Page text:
The Mango Lady is a peddler who does business under the elevated train tracks at a major intersection. I have seen her many times but never bought anything from her. However, I know someone who knows people who say that they have.
The story is, if you ask the Mango Lady her price she will reply that mangoes are $1 each or $3 for two. Yes. My friend’s friends wanted to buy several mangoes but made clear that they would pay no more than $1 each. They weren’t about to get taken by the 2-for-$3 gimmick. The Mango Lady laughed and said: You wouldn’t believe how many people fall for that.
14 thoughts on “Anecdotes: The Mango Lady”
Last Sunday I got some popcorn at the theater. It was $6.14. I gave the attendant $10.25 and it completely flummoxed him. Equally amazing I go to this discount wine and booze store – they have a 750 ML bottle of scotch for $20 and a 1.5 ml for $23. I guess there are plenty of people buying the smaller one.
So I believe the mango lady.
Bill, I hope that was a 1.5 liter bottle. I’m not sure you can find a 1.5 ml bottle.
Almost half the country is democrat.
Of course you are correct. Amazing to me that twice the size for three or four dollars more and they still stocked the smaller one. I guess you could call that a tax on stupidity?
For what it’s worth my brother and I met in New York with our spouses a few years ago (2011 I think). We all went to Central Park one morning and stopped at one of the watery bits with a small food/drink stall nearby. The vendor had small and large cans of Heineken. My brother and I asked the price.
“$3” was the reply.
“For small or large?” we asked.
“Either” was the reply.
Needless to say we each had a large. :)
@Russtovich McDonalds does that with their drinks. Small, Medium or large – same price – $1. Makes no sense to me. But apparently it makes sense for others.
“they have a 750 ML bottle of scotch for $20 and a 1.5 ml for $23”
Good grief, 1.5L of “scotch” for $23, it must taste like turpentine. If all you’re looking to do is get drunk, you should just buy super discount vodka and mix it with something that you like.
“Small, Medium or large – same price – $1. Makes no sense to me.”
They’re just selling access to the soda machine (which is pure profit for them, since the soda costs essentially nothing, is my understanding), and you can pick your cup. But I’m sure they’ve found that just saying something like that confuses people, so they have to let them pick a size.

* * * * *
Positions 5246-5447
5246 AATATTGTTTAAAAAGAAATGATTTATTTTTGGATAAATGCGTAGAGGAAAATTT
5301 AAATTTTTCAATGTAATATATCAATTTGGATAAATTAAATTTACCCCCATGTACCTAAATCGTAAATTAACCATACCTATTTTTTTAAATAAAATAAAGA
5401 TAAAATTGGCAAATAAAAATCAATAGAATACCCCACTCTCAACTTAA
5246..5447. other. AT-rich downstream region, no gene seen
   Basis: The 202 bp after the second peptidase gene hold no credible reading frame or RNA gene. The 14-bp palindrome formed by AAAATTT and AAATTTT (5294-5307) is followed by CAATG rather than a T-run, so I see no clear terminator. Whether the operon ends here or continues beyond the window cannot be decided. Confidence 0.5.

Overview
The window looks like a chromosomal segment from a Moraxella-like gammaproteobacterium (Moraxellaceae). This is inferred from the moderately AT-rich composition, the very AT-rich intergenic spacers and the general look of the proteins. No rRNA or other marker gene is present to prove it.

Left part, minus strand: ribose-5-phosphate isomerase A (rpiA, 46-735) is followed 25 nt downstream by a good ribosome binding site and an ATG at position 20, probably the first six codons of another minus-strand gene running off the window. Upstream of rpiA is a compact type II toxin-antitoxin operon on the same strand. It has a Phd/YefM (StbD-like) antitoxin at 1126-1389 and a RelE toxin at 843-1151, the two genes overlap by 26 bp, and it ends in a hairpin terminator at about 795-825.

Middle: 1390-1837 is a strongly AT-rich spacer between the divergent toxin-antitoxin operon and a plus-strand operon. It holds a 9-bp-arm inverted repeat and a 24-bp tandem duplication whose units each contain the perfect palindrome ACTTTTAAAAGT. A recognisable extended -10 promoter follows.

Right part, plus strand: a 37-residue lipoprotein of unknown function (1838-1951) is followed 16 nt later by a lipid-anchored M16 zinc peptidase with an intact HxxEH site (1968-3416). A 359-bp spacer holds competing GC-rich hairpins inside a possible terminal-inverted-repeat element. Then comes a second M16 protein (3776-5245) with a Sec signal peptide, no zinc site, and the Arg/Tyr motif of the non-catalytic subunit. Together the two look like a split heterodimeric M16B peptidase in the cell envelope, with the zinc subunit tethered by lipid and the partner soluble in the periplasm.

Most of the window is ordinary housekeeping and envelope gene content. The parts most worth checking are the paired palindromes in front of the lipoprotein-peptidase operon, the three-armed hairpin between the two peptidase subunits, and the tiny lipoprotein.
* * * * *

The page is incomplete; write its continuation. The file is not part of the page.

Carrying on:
There are times when I don’t take advantage of BOGO deals, because I want one package of english muffins, not another one to either shove in the freezer or stick on a shelf. “Free” isn’t everything.
Gallon jugs of milk are loss leaders at the local supermarkets, so half gallons and gallons are about the same price. We still use up milk fast enough that nothing goes sour, but I know some folks for whom a gallon would last well over a week–except that it wouldn’t and they’d have to throw out the spoiled excess.
We do not buy gallon jugs of milk as my wife cannot pick them up. She has arthritis but my sister, who is four years older than she, tore her rotator cuff picking up a gallon of milk. I drink a lot of milk so nothing spoils.
While back, I was shopping in my local supermarket in Durham City, UK, and spotted a sales sign for washing bleach powder.
It read, and I swear that this is true, ” One for £7.00. Two for £14.00 (Sterling)”
OK, Bill Brandt, I’ll bite… you’ve flummoxed me too. Why did you give him the extra quarter?
“It was $6.14. I gave the attendant $10.25 and it completely flummoxed him. ”
Is it just that you’d rather not have the quarters? Who cares? I could see it with, say $5.25, give him $10.25, get a 5 back, no change, no arithmetic…
Bill may answer for himself, but I used to do stuff like that all the time before switching to mostly cashless transactions. The simple purpose is to avoid getting back $0.86 in change. Ideally, one would give $10.14, but often one does not have 4 pennies on hand, so you give $10.25 and get back $6.09 instead of $5.86. I’m not surprised cashiers and attendants today would be confused by this given the number of cashless transactions. I used to carefully keep a varied assortment of change in my pockets to facilitate cash transactions and any decent cashier would know how to handle such exchanges. These days I usually leave the house with no coins at all.
I’ve seen the same arithmetic on Amazon from time to time. One of something costs X or a two pack for 4X. It makes me suspicious enough to go elsewhere. As well as wonder who falls for it.
Didn’t you see the recent Bernie Ad?
Buy 1 beer, for the price of two.
Get a 2nd beer — absolutely free!
There are lots of cases where the bigger size is about twice as expensive, but only ~50% bigger.
I get the smaller sizes, then. Or two.
Comments are closed.